James Harden Is Desperate for Rockets to Break Up With Him

Harden is really, really letting himself go, and it is affecting his play on the court

James Harden Is Desperate for Rockets to Break Up With Him
James Harden in action against the Los Angeles Lakers.
Getty Images

James Harden’s bid to get the Houston Rockets to end their relationship and trade him to another NBA team for pennies on the dollar is starting to get ugly.

Harden has become disinterested on the court, is saying negative things off of it and, in a classic sign of someone who is no longer invested in a relationship, is really, really letting himself go to the point where he’s being mocked by NBA broadcasters.

Harden’s apparent weight gain seems to be affecting him on the court as he was held to just 16 points on 31.3 percent shooting during a 117-100 loss to the Los Angeles Lakers on Tuesday night.

The blowout loss marks the fourth straight game the three-time scoring champ has been held to 20 points or fewer, his longest such streak since 2012 — his last season coming off the bench in Oklahoma City for the Thunder.

Unfortunately for the Rockets, Harden’s offensive outage appears to be contagious.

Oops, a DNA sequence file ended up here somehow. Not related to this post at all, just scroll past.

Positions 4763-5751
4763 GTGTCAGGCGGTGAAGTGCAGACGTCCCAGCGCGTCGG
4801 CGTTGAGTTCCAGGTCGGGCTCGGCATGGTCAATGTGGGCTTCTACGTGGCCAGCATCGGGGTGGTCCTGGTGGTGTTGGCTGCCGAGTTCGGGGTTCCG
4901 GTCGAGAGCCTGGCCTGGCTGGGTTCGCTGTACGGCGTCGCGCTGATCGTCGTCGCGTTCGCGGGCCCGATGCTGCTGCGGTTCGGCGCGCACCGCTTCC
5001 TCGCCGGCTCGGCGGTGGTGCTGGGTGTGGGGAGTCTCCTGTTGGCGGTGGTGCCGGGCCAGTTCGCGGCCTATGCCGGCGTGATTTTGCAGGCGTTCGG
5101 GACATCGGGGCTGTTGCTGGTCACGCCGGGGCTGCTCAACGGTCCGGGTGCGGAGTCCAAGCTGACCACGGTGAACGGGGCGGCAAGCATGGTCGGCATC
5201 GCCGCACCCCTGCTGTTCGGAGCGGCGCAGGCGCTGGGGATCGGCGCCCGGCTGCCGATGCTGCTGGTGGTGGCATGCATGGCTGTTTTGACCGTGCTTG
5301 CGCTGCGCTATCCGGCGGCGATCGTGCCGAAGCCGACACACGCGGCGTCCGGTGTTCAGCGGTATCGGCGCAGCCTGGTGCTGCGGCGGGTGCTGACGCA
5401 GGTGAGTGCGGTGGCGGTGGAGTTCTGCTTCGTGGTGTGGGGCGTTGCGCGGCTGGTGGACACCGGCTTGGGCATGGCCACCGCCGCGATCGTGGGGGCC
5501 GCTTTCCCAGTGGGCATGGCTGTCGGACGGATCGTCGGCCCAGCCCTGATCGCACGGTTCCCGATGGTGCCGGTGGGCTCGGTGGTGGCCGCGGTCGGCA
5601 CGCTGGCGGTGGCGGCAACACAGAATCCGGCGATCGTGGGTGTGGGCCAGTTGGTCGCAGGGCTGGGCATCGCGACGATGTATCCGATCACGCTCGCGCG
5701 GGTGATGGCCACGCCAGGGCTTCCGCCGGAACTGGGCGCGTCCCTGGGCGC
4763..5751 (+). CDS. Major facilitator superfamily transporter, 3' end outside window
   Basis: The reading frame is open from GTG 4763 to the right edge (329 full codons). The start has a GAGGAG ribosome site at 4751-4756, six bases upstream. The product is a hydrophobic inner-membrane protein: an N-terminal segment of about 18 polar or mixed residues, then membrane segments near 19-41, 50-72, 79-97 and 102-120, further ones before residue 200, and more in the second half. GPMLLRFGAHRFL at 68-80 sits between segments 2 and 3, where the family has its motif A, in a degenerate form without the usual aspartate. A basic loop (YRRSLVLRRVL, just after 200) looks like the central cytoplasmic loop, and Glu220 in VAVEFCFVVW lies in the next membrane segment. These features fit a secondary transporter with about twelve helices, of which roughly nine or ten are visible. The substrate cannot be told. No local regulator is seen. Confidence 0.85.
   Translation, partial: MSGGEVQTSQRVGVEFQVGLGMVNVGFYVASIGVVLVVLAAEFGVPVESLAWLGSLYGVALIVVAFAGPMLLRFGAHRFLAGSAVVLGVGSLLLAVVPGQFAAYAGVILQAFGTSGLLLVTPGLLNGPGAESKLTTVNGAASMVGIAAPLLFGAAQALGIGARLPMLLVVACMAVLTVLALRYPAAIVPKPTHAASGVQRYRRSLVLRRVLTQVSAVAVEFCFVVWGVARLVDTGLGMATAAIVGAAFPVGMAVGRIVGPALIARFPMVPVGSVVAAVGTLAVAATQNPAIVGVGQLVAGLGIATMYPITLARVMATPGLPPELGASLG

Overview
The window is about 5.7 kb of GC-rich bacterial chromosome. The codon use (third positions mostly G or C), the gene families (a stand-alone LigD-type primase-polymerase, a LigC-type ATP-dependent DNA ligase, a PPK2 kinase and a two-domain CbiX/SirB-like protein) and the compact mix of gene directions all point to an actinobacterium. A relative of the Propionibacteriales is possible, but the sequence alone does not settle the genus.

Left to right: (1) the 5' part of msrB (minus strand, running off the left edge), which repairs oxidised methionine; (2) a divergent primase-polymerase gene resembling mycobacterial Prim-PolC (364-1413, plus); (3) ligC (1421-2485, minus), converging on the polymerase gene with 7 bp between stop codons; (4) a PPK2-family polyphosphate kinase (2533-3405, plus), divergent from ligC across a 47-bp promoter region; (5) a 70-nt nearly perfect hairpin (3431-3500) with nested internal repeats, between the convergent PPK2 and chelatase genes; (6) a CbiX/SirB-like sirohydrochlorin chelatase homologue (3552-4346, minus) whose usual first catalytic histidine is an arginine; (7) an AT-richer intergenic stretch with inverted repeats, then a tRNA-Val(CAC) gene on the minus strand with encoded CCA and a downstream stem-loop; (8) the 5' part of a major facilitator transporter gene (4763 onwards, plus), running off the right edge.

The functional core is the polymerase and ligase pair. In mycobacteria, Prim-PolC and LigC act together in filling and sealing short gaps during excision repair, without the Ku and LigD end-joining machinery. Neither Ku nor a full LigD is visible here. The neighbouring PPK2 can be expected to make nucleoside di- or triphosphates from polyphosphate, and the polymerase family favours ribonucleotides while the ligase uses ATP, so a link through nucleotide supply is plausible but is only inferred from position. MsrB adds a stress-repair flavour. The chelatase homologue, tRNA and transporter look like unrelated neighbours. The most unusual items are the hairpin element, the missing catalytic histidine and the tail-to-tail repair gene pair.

Harden’s individual drop in scoring, at least partially, can be explained by him playing differently on the court by shying away from the isolation ball that has made him a star (and requires effort).

Based on what Harden said after Houston’s Tuesday loss dropped the team to 3-6 (only a half-game ahead of the Minnesota Timberwolves for the worst record in the Western Conference), it doesn’t sound like the Rockets should be expecting the 2018 MVP to start putting in more effort this season — unless it is for a new team.

“We’re just not good enough,” Harden said. “Chemistry, talent-wise, everything. It was clear these last few games from the beginning of the game. [The Lakers] were just aggressive. A veteran team, obviously, a championship team. One of the best teams we have in this league. I love this city. I’ve literally done everything that I can. This situation, it’s crazy. It’s something that I don’t think can be fixed. Thanks.”

Harden, who has three years and $133 million with a player option for the final season remaining on his contract, is not even bothering to pretend he still wants to play for Houston. But, the Rockets and new general manager Rafael Stone are determined to remain patient until their asking price for the 31-year-old star is met, according to ESPN.

Perhaps Stone and the team should consider rekindling talks with the Brooklyn Nets, a team (along with Philadelphia, Milwaukee, Miami, Portland and Boston) that was on Harden’s list of preferred destinations during the offseason. The Nets have a star guard of their own, Kyrie Irving, they might be willing to part with.

Even if it isn’t for Irving, the Rockets must do something as things with Harden appear to have reached the point of no return and, even though a hunger strike is clearly not a possibility, a holdout could be on the way.

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